On your last day of life on earth, what will have really mattered? In the face of a myriad daily demands for time and energy, what is most worthy of our attention? “My faith,” you say. “Spiritual matters. Things that last for eternity.” But what is the core of our faith? What is the essence of Christianity? Not in a theoretical sense but in terms of every-day life. What does God want most from us? Can we possibly get a handle on human existence at its best — an earthly life that brings joy to God and satisfaction to us?
What about a life devoted to others, a charitable life of good deeds? Unquestionably that is very important. Jesus said that when he comes as Son of Man to judge the world, those he approves will be those who have fed the hungry, clothed the naked, relieved the sick and imprisoned and showed mercy to strangers (Matt. 25:31ff). Jesus warned against the vanity of forfeiting one’s very self through a life spent pursuing material possessions (Mark 8:34ff).
The Old Testament prophet Micah charged ancient Judah to do “justice” and love “mercy” — Hebrew theological terms describing fundamental fairness and lovingkindness appropriate within God’s covenant community. The New Testament prophet James summarized pure religion first of all as caring for orphans and widows — symbols of the most powerless and vulnerable victims in any society (James 1:27). Like Dickens’ early Scrooge in A Christmas Carol, the self-centered person who regularly ignores the needs of others will face death miserable and unfulfilled.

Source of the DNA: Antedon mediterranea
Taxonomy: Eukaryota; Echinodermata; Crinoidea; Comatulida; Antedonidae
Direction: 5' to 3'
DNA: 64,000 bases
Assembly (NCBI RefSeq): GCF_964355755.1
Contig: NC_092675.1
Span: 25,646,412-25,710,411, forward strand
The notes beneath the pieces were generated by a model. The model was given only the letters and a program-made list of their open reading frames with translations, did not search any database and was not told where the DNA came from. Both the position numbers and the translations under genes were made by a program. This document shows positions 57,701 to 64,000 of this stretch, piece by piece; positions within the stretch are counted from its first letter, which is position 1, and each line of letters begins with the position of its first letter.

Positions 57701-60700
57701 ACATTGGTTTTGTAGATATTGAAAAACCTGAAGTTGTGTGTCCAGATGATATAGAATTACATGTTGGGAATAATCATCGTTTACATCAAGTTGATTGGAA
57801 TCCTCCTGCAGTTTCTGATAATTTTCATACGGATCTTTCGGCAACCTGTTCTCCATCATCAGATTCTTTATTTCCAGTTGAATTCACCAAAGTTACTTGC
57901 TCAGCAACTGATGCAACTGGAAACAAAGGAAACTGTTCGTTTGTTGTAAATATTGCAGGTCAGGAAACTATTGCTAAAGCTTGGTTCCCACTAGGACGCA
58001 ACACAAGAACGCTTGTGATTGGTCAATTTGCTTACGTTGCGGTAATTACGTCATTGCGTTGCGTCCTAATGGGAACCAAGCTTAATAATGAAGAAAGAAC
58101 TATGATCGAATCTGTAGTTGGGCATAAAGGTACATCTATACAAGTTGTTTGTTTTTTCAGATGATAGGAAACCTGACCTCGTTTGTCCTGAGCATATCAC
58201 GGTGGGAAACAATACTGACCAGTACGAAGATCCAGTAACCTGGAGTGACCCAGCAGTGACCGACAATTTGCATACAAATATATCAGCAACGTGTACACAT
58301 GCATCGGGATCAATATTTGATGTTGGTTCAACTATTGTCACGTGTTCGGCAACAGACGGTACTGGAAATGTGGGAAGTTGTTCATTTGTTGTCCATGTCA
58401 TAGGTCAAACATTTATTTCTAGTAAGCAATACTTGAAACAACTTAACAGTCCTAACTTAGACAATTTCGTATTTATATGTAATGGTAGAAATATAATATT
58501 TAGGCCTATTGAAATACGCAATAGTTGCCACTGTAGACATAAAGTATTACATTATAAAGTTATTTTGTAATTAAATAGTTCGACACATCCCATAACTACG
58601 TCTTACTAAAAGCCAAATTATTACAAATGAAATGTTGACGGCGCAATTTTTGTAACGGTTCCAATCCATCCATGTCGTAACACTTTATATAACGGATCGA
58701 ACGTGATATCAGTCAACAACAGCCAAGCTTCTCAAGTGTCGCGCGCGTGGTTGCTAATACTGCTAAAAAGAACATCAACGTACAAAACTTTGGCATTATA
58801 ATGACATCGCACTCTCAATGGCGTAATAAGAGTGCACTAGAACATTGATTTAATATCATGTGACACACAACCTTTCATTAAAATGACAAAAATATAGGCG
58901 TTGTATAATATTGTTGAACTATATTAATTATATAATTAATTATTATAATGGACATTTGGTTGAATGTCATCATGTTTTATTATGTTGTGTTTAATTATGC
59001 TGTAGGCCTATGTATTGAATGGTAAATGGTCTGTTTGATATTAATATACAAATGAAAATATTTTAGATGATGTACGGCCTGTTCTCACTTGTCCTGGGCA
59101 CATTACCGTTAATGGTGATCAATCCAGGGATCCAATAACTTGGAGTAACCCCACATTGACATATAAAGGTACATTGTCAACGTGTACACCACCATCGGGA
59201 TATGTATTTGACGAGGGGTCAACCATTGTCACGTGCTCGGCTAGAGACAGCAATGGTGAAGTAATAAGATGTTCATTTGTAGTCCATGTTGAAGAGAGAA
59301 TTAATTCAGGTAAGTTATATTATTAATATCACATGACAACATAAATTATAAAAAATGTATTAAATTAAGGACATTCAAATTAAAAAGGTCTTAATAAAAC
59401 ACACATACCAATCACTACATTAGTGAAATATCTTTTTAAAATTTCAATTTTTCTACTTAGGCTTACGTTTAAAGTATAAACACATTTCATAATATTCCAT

Yet benevolent deeds do not necessarily please God or bring joy to the doer. Jewish tradition acknowledges this fact by ranking good deeds on a scale from negligible to meritorious. For example, the person who does an act of kindness, but who does so to be praised by other people, finds very little favor with God. Jesus affirmed the same truth to those who would follow him (Matt. 6:1-4). Even giving one’s entire possessions to feed the poor, unmotivated by love, finally amounts to nothing (1 Cor. 13:3). A charitable life is not in itself the essence of human existence.